As per recently-released RBI data, Indians are spending more than before through credit cards even as fewer hold such cards now than last year. Given their losses from defaults were higher than the global average in the aftermath of the 2008 global recession, banks in India cut the issue of credit cards, bringing the number of card-holders down to 17.8 million by 2011 from 28 million in 2008. Banks became cautious in issuing new cards after the mounting delinquencies of the slowdown years and focussed instead on existing accounts.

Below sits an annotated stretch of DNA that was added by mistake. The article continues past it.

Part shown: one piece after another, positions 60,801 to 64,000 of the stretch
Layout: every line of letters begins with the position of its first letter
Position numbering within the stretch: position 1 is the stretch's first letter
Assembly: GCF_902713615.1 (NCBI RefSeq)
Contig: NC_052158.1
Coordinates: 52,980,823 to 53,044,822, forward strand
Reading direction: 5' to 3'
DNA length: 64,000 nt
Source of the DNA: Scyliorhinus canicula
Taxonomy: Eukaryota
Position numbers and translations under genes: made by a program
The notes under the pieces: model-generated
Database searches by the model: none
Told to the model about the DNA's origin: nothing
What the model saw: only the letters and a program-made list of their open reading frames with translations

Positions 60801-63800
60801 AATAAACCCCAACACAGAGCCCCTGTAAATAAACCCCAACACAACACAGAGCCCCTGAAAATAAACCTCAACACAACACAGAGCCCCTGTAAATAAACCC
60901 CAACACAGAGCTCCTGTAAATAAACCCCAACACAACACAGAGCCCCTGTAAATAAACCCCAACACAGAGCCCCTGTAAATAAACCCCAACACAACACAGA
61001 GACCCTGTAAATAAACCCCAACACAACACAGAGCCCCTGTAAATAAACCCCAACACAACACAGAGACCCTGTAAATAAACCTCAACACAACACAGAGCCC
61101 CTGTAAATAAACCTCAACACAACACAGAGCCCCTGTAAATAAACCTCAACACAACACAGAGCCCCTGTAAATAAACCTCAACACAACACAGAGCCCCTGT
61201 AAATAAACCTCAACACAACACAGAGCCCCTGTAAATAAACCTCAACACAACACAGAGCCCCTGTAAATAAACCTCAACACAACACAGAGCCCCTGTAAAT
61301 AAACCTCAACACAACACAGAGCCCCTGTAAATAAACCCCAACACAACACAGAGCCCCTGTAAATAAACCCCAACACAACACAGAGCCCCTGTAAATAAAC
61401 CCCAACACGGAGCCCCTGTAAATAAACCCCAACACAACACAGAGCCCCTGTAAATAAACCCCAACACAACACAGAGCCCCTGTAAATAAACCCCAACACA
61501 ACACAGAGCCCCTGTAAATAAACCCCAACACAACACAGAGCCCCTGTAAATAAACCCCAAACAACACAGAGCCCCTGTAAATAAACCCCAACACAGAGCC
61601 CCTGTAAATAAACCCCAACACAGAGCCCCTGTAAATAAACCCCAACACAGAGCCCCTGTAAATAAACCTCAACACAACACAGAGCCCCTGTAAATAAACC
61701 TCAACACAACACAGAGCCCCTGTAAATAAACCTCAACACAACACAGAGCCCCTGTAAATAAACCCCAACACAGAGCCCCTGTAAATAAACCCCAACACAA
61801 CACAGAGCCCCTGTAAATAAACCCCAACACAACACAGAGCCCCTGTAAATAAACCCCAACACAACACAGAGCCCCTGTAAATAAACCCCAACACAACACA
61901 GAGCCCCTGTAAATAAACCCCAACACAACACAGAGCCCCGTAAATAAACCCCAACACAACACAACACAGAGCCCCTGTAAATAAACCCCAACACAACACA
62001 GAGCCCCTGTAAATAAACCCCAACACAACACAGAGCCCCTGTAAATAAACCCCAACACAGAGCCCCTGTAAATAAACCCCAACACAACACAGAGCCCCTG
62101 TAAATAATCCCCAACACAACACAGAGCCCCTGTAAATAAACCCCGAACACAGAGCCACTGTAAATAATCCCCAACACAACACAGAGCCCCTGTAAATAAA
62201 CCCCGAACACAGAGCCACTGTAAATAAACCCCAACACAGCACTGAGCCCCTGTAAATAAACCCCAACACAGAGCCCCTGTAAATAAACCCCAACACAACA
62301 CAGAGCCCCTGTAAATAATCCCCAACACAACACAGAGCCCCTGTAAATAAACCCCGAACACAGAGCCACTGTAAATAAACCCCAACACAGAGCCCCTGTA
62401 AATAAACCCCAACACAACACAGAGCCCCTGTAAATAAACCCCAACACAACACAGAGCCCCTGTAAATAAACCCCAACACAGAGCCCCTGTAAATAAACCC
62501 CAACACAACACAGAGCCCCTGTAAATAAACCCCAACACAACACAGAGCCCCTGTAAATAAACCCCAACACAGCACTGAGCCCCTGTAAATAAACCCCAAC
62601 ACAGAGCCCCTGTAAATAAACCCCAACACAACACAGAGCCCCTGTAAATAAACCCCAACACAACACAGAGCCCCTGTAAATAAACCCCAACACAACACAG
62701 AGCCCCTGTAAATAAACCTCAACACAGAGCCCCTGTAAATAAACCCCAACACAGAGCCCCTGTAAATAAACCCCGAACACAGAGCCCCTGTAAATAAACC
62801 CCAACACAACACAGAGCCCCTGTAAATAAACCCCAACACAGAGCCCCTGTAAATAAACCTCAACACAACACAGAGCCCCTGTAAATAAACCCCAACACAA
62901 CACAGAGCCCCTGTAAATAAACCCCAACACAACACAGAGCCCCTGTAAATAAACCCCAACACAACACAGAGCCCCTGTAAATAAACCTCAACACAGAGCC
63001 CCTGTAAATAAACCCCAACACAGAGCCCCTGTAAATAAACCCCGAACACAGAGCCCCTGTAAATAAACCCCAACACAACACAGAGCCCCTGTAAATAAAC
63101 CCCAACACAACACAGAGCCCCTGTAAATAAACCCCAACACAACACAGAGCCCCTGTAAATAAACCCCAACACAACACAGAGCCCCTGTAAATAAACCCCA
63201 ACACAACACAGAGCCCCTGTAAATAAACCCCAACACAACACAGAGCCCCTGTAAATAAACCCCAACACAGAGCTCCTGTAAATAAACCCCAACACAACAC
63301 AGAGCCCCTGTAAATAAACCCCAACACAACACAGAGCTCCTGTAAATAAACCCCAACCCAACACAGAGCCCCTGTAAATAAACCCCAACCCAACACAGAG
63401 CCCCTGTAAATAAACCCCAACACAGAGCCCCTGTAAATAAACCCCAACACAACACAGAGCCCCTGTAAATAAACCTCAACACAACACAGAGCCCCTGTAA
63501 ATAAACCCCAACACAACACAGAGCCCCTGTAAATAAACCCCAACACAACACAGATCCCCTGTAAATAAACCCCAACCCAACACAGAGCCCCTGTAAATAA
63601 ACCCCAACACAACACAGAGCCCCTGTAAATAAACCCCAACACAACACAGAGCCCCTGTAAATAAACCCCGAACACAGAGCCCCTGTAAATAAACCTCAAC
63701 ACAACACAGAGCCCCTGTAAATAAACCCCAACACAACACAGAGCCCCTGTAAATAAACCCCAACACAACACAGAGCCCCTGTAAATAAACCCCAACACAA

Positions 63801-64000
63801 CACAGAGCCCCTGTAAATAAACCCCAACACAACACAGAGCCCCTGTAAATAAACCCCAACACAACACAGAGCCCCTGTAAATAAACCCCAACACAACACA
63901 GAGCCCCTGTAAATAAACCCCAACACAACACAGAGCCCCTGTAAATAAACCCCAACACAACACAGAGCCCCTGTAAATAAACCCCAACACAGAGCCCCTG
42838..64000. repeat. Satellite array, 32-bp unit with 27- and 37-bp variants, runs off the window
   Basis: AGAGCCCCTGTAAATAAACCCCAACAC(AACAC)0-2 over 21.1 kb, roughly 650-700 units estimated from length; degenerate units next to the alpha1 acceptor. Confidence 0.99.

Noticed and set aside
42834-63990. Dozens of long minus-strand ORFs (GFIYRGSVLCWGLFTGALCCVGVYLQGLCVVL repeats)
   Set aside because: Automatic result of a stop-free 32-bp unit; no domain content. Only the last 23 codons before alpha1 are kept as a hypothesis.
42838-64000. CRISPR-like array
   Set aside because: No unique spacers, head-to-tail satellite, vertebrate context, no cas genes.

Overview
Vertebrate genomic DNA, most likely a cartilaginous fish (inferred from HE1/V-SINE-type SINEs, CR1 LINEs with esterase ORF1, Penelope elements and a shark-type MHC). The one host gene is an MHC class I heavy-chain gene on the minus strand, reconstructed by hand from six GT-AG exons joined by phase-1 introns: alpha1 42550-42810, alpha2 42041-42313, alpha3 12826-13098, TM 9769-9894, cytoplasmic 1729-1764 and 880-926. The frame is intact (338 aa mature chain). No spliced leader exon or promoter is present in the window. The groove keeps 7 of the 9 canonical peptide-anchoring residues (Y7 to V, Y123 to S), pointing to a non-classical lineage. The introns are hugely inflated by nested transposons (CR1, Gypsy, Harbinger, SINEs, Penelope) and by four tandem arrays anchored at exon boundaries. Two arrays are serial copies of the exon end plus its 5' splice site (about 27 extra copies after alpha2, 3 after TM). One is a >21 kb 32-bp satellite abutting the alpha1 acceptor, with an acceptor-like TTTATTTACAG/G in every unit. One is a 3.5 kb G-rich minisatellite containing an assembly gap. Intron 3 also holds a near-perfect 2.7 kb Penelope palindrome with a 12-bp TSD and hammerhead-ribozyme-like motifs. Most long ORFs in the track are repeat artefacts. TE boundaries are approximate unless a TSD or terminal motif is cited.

What has helped is the boom in digital payments in India. According to the Internet and Mobile Association of India, such payments are expected to reach R1.2 lakh crore by the end of the year, 40% higher than in 2013. Credit cards will make up 21% of this while the rest will come from debit cards and internet banking. This has a lot to do with the fact that e-commerce has picked up over the last couple of years. At the same time, consumers are using plastic money for purchases at brick-and-mortar stores at a higher volume and frequency than before. It also helps that payment options in many segments, such as EMIs for consumer durables, are often facilitated by plastic money. Given how India stands at the cusp of mobile-led digital revolution, banks must figure out how to capitalise on the digital payment swell, say, with apps and mobile wallets in tie-ups with telcos.